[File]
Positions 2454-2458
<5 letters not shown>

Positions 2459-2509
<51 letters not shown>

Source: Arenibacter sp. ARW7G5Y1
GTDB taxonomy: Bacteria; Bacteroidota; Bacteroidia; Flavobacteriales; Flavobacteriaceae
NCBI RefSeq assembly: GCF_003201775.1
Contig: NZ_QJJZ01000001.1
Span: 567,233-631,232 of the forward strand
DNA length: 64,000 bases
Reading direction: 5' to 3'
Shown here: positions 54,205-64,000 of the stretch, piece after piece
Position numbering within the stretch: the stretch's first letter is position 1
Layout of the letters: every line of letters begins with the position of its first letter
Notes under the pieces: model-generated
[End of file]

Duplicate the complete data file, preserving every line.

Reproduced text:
Positions 2454-2458
<5 letters not shown>

Positions 2459-2509
<51 letters not shown>

Source: Arenibacter sp. ARW7G5Y1
GTDB taxonomy: Bacteria; Bacteroidota; Bacteroidia; Flavobacteriales; Flavobacteriaceae
NCBI RefSeq assembly: GCF_003201775.1
Contig: NZ_QJJZ01000001.1
Span: 567,233-631,232 of the forward strand
DNA length: 64,000 bases
Reading direction: 5' to 3'
Shown here: positions 54,205-64,000 of the stretch, piece after piece
Position numbering within the stretch: the stretch's first letter is position 1
Layout of the letters: every line of letters begins with the position of its first letter
Notes under the pieces: model-generated